I Could Be the Salad Dressing King


If you love salad, this is not the country for you.

When we gather together with Porteños for the express purpose of eating, we often make a very simple mock Caesar salad with romaine lettuce, Parmesan cheese, and a dressing that consists of a garlic/salt paste, lemon zest and juice, Dijon mustard, and some olive oil. (In the US, we add croutons, but they’re hard to find here and I can’t be bothered to make them.)

The addition of salad to the meal is generally received with a low level of enthusiasm, at least initially, by the local set. Then, once my Argentine friends taste the green stuff, they invariably start raving…ooohs and aaahs abound. What is the recipe? What is in this salad? This salad is great!?!

Why does this simple concoction garner such attention? Because it actually has dressing on it, something that is nearly impossible to find here. Last night at an asado with friends, a wonderful older Argentinian-Italian man kept muttering to himself, mouth full of romaine, “cheese and lettuce, cheese and lettuce…I would never think to put those together and that they would taste so good! I can’t believe it…cheese and lettuce!”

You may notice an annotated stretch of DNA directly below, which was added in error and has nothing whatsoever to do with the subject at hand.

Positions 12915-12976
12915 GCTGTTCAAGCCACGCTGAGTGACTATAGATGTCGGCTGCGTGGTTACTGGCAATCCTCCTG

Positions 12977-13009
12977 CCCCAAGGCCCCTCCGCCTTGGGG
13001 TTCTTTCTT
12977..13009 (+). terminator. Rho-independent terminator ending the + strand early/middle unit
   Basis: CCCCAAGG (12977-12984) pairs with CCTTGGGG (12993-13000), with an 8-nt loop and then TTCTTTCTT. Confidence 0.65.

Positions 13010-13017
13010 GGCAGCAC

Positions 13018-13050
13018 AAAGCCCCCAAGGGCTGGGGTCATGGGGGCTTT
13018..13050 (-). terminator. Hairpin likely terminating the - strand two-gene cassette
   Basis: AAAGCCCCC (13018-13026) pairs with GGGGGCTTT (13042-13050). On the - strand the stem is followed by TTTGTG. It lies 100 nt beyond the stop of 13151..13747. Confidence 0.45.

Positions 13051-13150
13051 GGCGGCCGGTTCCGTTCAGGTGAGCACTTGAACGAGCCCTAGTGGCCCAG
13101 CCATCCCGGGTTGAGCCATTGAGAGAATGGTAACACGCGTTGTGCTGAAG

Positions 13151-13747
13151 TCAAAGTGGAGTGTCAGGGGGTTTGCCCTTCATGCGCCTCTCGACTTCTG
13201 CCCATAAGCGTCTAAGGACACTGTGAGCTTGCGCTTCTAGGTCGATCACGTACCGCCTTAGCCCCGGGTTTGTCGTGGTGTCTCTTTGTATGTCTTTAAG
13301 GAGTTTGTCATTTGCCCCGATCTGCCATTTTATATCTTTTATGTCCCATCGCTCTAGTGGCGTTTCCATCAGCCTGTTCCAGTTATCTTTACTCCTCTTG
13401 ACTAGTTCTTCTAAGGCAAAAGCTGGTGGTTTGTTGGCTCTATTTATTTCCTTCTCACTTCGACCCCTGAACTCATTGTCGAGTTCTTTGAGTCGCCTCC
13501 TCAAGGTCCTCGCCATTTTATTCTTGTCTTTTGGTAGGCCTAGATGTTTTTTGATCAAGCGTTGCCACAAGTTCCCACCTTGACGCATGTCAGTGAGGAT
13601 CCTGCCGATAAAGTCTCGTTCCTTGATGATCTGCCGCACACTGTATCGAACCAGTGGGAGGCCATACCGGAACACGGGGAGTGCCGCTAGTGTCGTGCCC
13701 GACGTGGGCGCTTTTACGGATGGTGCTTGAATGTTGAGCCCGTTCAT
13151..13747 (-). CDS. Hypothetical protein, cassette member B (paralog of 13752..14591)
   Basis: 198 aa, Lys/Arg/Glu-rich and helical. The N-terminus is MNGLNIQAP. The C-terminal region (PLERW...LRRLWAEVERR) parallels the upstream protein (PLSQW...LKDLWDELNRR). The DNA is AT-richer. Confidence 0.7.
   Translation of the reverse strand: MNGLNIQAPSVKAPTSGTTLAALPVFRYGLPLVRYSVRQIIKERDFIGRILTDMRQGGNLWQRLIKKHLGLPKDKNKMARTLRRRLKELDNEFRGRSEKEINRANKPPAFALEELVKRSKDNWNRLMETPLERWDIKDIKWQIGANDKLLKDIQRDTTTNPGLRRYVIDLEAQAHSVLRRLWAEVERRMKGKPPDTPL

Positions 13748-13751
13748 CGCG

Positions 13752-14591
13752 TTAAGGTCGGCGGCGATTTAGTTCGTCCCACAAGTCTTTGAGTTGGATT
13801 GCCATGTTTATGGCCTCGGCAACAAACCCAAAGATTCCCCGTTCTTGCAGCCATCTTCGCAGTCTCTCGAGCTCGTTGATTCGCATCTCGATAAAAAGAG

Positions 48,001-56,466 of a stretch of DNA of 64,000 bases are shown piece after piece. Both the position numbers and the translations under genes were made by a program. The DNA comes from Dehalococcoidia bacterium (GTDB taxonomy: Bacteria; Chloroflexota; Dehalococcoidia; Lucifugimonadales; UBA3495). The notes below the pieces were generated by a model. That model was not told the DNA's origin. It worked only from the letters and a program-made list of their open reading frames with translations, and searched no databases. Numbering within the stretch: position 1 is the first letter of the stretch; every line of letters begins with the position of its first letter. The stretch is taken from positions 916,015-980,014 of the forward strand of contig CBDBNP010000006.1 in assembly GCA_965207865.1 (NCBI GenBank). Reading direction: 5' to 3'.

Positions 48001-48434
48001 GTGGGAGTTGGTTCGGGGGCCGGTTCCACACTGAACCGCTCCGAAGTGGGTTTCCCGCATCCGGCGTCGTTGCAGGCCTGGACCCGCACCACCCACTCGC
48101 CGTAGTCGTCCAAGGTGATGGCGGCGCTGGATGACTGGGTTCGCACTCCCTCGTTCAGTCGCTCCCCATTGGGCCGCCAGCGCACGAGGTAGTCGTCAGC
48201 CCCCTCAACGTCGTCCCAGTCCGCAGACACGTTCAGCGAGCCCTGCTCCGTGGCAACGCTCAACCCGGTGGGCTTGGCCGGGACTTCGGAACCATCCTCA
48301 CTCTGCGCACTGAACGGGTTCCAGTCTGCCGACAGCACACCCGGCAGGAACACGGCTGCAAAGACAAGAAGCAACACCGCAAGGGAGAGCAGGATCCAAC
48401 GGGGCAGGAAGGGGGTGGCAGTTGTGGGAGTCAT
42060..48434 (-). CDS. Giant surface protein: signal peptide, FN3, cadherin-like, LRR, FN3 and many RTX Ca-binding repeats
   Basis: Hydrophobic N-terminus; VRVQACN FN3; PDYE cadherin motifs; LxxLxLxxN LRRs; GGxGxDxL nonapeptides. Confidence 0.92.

What does pass for dressing in Argentina? I’m afraid it’s often a bottle of corn oil and a bottle of white or cider vinegar. If that’s not bad enough, the other dressing option is essentially a packet of mayonnaise. Good Lord, it can’t be a surprise that so few like to eat vegetables here!

Photo by Flickr user WordRidden used under a Creative Commons license.

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